Books for Backpacking

On backpacking trips longer than about three days, especially on solo trips, I like to bring a book along. I hardly ever get bored just relaxing and soaking in the views, but still it’s nice to have some extra brain food.

Because of the demands of backpacking, any good backcountry book needs to meet certain physical criteria. It must be compact and lightweight – so it must be a paperback, ideally with small condensed print. I had a brilliant idea once of publishing little “backpacker” editions of books, on thin Bible paper with really small print and perhaps a little companion dry bag. But for now, regular thin paperbacks will do.

Subject matter is also important to consider. Novels can be a poor choice because of the danger of ripping through the story too fast. You don’t want to haul around a book for five days if you’ll only get to enjoy it for one or two. Some novels can also seem like a petty distraction compared to the magnificence of nature around you. If I wanted petty distractions, I’d stay at home and browse YouTube.

I also try to avoid bringing books that have a singular disturbing topic; Under the Banner of Heaven by Jon Krakauer is good example of this. Interesting book for sure, but the last thing I want to do for five days in the mountains is immerse myself in the world of fundamentalist Mormonism.

In my opinion, the best backpacking books are non-fiction, in particular philosophy or spirituality related books. The subject matter can be every bit as profound as your surroundings, perhaps even leading to a deeper connection with the surrounding landscapes. Philosophical books demand closer concentration and slower, more deliberate reading than novels. One chapter can often provide enough food-for-thought to digest all day long, and being out in the wilderness provides the time and focus to do so. These books can also withstand multiple reads; sometimes you can even get more out of it the second time through.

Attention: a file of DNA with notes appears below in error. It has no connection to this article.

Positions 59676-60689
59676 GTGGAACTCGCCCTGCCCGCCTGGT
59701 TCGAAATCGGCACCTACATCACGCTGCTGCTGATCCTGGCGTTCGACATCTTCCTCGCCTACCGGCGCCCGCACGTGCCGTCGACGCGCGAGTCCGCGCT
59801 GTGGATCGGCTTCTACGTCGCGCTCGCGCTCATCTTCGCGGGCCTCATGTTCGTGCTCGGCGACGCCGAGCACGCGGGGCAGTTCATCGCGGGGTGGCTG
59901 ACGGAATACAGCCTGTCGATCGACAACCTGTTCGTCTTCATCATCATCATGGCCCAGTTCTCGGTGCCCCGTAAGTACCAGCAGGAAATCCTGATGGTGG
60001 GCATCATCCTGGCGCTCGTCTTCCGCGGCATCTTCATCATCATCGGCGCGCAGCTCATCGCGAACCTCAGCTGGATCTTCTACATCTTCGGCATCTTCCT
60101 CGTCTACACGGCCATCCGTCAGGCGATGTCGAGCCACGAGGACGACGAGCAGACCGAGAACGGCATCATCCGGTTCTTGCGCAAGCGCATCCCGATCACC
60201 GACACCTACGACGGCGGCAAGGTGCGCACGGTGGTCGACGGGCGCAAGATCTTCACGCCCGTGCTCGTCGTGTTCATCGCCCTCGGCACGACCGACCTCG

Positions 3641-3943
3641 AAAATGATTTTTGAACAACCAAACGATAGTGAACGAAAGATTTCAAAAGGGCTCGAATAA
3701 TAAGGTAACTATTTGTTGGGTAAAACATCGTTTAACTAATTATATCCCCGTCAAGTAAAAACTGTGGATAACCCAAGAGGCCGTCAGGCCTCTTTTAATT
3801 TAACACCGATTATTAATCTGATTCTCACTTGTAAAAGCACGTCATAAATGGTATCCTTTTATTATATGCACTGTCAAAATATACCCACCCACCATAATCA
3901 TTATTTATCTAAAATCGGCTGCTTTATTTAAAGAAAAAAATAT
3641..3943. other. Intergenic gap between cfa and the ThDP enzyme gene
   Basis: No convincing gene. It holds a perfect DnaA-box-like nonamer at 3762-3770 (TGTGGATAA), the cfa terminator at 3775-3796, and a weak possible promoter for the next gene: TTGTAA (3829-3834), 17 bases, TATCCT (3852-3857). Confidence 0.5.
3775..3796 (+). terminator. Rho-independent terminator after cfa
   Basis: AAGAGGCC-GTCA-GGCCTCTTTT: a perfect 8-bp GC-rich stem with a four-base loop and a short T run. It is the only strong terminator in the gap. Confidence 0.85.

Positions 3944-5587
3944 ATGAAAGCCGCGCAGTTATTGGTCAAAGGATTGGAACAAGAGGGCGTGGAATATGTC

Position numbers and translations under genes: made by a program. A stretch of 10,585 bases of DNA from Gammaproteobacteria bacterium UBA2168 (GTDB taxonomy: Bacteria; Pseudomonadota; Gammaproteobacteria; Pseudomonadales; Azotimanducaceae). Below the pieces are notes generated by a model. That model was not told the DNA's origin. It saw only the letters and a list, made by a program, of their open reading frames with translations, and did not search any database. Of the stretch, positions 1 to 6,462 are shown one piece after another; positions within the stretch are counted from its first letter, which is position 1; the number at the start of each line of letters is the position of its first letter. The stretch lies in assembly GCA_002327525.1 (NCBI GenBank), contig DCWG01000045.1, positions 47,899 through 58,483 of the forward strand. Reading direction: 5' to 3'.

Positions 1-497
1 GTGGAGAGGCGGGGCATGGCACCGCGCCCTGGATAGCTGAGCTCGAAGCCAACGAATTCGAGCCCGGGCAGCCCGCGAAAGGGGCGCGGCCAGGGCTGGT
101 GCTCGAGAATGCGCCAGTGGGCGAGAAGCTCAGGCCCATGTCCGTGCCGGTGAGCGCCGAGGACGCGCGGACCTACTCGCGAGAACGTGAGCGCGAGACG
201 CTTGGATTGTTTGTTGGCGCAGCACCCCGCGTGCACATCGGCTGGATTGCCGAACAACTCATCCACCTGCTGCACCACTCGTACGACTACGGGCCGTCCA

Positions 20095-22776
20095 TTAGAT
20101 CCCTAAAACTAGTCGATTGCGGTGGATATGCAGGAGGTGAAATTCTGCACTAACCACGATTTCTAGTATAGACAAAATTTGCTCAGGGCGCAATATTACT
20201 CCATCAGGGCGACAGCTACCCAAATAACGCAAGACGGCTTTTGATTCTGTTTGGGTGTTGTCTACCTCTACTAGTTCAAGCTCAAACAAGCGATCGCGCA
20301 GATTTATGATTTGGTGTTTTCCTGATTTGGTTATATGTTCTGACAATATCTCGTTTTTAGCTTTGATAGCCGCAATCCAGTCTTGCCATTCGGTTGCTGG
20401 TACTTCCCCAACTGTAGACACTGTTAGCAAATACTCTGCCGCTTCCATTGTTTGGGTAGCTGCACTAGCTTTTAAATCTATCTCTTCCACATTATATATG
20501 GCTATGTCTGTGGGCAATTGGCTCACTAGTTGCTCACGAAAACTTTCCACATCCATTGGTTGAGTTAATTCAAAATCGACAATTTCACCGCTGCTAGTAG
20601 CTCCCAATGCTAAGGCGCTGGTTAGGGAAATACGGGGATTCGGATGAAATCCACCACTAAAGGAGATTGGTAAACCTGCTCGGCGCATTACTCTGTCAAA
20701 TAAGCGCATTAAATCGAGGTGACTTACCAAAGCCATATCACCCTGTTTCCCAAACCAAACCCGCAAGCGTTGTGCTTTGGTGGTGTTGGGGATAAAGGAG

Alan Watts

So far, my favorite book for backpacking has been The Book: On the Taboo Against Knowing Who You Are by Alan Watts. What makes this book so perfect for backpacking is that its main theme is about “the illusion that the self is a separate ego, housed in a bag of skin, which confronts a universe of physical objects which are alien and stupid.” Watts explains a different point of view in which we as conscious beings are inseparably intertwined with everything else; that we and the world around us are truly one and the same entity. The ideas in this book provide a perfect compliment to the experience of walking through the wilderness. I’ve already read this book twice over the years, and will likely bring it along on another trip for a third read.

If you have any other suggestions for good backpacking books, please leave a comment here.

5 thoughts on “Books for Backpacking

  1. Great topic. And I’m with you on your reading preferences/selections. I enjoy poetry on the trail for many of the same reasons you mentioned. I can read the classics over and over – Longfellow and Shelley are some of my favorites.

  2. Cool blog, Jack. I too, like non-fiction and tend to read about adventures while adventuring. Edward Abbey’s “Desert Solitaire” while in the 4-corners region. “Into The Wild”, and various climbing books, Lance Armstrong’s “It’s not about the bike” was a great inspiration, Ghost Grizzlies while hiking in the South San Juan Wilderness, Richard Manning’s “Grassland” and Dan O’Brien’s “:Buffalo For The Broken Heart” are great prairie books – but Mark of the Grizzly, or any of those grizzly attack books aren’t so good for sleep when in the backcountry.

  3. Dave – Add to the adventure book list:

    Endurance: Shackleton’s Incredible Voyage, by Alfred Lansing, and

    The Long Walk: The True Story of a Trek to Freedom, by Slavomir Rawicz

  4. Joseph Conrad “Heart of Darkness” has been a perfect read while pinned down by weather high on a mountain.

  5. Siddhartha by Herman Hesse is perfect for backpacking. Buddha became enlightened by the process of deprivation and contemplation. When I even contemplate a twinge of a whine coming on, I think of the self-imposed suffering of Siddhartha, and how it transformed him. Plus it’s a skinny book 🙂

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